“After nearly 15 years of practice, I can assure you that there is a specific look reserved for the moment someone realizes you are fragile. I used to prep prospective partners for this when first dating them. “I have this illness,” I’d explain. “I may look okay now. This is the fun part. We are drinking gin and laughing and my hair smells nice and we’re telling each other our greatest hits stories but one day I will inevitably drop off the radar or my medication will fail. I’ll find myself in need of a gastroenterologist, a rheumatologist, and a steady hand.” My hair does not smell nice at the hospital. They do not serve gin there, but most of the time there’s morphine.”—Hello! I wrote about love and autoimmune disease for The Hairpin. Go take a look here.
“Kate Moss was famously quoted as saying “nothing tastes as good as skinny feels,” but let me tell you, so many things taste better than skinny. A morning latte made with whole milk, for example. A warm twice-baked almond croissant, chicharones, dark chocolate with sea salt, pork dumplings, a giant steak salad with blue cheese, a slice of pizza at 2 am, a dry vodka martini with a twist. But skinny isn’t a taste. It’s a feeling. From what I gather, skinny is supposed to feel like your dream job, a compliment from a stranger, telling someone you love them for the first time, or an IV drip of morphine and sunshine. All of this, of course, is total bullshit. Or at least that’s what I’m telling myself.”—Hello! I wrote a thing about working in the food industry and struggling with body image for xoJane. You can read more here.
“He reminded me of one great thing, though, which is that when he begins tracing and tickling your bare back absent-mindedly one night, you lying on your stomach next to him, and you mutter that you love when he does that, the only correct response for any human, ever, is to murmur “Oh yeah?” and then continue doing it for endless minutes. He didn’t have to, but he did, because that is what you do when someone reveals their favorite simple thing. You do it. It costs you nothing.”—HEY, STOP IT: I Am My Own Ingrid Michaelson Song
“I understand the gravity of a train from the empty space and warm afterbirth air of recent loss which I encounter when I run down to the platform 30 seconds too late.
It is the same with all things of such weight - to know them best when you have just missed them.”—Franny Choi, Notes on the Existence of Ghosts
“Actually there was one thing I wanted to do which was a fur jumpsuit. To walk the dog in. You don’t have to think about anything. You just have your bra and panties on. You just put this giant fur jumpsuit on, head to toe, hood and little hush puppy boots. You’re out walking the dog. And looking amazing. Surprising everyone in your neighborhood.”—Issac Mizrahi, unintentionally describing my go-to dog walking outfit in Unzipped.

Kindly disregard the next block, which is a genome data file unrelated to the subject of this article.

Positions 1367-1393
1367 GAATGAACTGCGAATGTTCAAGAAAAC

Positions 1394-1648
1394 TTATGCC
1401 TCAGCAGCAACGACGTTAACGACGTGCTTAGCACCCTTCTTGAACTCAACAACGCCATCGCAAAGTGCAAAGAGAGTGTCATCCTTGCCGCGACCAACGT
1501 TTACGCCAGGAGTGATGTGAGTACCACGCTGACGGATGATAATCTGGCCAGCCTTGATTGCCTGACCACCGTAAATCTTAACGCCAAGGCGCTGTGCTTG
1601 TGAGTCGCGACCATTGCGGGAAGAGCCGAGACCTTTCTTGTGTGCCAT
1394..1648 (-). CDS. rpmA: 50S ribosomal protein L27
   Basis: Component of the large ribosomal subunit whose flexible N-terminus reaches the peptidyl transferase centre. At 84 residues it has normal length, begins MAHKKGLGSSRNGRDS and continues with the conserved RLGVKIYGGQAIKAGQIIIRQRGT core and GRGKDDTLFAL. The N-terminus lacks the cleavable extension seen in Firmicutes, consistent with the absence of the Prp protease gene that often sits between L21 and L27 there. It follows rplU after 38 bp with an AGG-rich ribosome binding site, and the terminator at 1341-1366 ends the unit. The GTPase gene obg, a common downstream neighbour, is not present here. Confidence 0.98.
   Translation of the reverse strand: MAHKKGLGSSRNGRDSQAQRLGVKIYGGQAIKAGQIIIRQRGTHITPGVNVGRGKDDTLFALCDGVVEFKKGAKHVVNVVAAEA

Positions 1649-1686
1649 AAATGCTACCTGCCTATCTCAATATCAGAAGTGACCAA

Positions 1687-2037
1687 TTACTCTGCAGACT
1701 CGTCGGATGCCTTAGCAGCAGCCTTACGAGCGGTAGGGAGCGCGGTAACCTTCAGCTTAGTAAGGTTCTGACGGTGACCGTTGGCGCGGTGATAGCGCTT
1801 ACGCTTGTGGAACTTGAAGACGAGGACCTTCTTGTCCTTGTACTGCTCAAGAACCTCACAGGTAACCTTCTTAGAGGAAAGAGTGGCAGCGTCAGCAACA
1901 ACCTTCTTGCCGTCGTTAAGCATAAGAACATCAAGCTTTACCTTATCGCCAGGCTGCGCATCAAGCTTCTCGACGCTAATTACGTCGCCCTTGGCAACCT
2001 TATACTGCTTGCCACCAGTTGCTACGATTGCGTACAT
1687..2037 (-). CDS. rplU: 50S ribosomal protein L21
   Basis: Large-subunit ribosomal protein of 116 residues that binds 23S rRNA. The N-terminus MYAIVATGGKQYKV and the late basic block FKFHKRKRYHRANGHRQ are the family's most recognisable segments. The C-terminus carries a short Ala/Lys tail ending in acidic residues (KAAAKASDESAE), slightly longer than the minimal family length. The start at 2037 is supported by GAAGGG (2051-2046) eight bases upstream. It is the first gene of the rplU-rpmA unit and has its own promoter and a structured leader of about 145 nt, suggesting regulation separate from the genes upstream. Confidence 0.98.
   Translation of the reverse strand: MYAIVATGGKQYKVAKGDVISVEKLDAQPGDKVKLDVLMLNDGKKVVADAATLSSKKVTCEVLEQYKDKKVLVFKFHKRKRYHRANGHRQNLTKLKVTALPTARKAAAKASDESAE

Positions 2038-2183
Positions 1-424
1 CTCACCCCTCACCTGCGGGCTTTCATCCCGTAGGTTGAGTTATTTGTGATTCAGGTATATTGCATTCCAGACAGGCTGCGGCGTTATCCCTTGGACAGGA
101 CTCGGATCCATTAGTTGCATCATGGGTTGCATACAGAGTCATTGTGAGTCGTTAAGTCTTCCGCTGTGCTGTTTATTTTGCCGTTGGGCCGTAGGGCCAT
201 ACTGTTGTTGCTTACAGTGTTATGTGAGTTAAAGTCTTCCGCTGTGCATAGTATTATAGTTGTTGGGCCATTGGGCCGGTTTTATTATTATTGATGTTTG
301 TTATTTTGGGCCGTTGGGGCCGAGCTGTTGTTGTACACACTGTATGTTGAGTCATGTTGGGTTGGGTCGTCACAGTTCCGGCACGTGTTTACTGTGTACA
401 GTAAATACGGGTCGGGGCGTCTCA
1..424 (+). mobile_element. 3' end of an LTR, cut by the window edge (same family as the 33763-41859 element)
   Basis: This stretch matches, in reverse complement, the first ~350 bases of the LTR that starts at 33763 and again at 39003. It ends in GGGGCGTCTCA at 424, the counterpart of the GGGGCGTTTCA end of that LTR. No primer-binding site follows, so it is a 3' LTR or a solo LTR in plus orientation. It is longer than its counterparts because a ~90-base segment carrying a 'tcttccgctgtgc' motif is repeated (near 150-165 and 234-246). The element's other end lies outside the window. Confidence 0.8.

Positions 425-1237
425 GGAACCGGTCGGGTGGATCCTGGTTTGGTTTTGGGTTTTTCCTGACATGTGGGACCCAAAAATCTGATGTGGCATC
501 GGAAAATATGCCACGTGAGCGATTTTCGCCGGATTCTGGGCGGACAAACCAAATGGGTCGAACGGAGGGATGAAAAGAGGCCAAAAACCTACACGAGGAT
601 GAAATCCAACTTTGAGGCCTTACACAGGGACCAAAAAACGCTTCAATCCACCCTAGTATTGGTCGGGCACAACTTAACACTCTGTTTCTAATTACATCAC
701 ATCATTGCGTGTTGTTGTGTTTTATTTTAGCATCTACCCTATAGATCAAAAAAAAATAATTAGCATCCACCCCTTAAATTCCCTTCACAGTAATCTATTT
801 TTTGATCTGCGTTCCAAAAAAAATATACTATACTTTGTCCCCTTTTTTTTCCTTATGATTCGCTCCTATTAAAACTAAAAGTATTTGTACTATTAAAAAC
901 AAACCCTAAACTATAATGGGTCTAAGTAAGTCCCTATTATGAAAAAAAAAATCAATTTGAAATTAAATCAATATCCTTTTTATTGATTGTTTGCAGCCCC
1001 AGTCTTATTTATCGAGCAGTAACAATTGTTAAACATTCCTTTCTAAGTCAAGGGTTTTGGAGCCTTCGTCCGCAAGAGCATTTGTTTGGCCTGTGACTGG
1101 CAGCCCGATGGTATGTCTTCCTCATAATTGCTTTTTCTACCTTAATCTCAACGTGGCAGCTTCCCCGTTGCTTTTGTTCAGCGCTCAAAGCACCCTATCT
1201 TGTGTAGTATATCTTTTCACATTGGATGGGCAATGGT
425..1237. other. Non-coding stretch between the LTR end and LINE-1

“I go to a hotel and try to get there by 5:30 in the morning. I keep a dictionary, a thesaurus, a bible, a deck of playing cards, a bottle of sherry, and stacks of yellow sticky pads. I shut myself in for six, seven hours. I have an arrangement with the hotel that no one may go in my room. After three or four months, they might slip notes under my door like, “Dear Ms. Angelou, please let us change the linens. We think they might be molding.” It’s probably true. I let them in if they promise not to touch anything other then the bed.”—Let’s revisit Maya Angelou’s writing rituals. Shall we?
An actual person I went to high school with just sent me a Facebook invitation to his juggling performance at a local turnip festival two-thousand miles away from where I’m currently sitting at my desk, completely unaware that one could so easily choose to become a professional juggler and rehearse one’s dreams during an entire weekend devoted to tubers.
It was a cold night in Rhode Island ten years ago when my ex-boyfriend explained to me how the end of Daylight Saving Time is his favorite unobserved holiday because “you’re out on a Saturday night and 2am rolls around but then you realize hey, it’s actually ONE in the morning and you get an extra hour of partying! It’s like a little present that only comes once a year.”
This was when our devices did not adjust to changes in the universe. He didn’t own a cell phone, anyway. Large photocopied signs lovingly taped to dorm doors by the invisible adults around us reminded us to turn our clocks back. In March, the urging grew much more dramatic, followed by an inevitable series of classroom stragglers on Monday morning who had forgotten to spring ahead.
These days, I’m half asleep at 2am with the paws of a little dog digging into my lower back while my fiancé alternates between snoring and sighing next to me. There is absolutely nowhere else I’d prefer to be. When I was sixteen and begging to stay out past curfew with that aforementioned ex-boyfriend, my mother would explain that “nothing good ever happens after midnight.”
This is all just to say that my definition of “happening” has changed over time.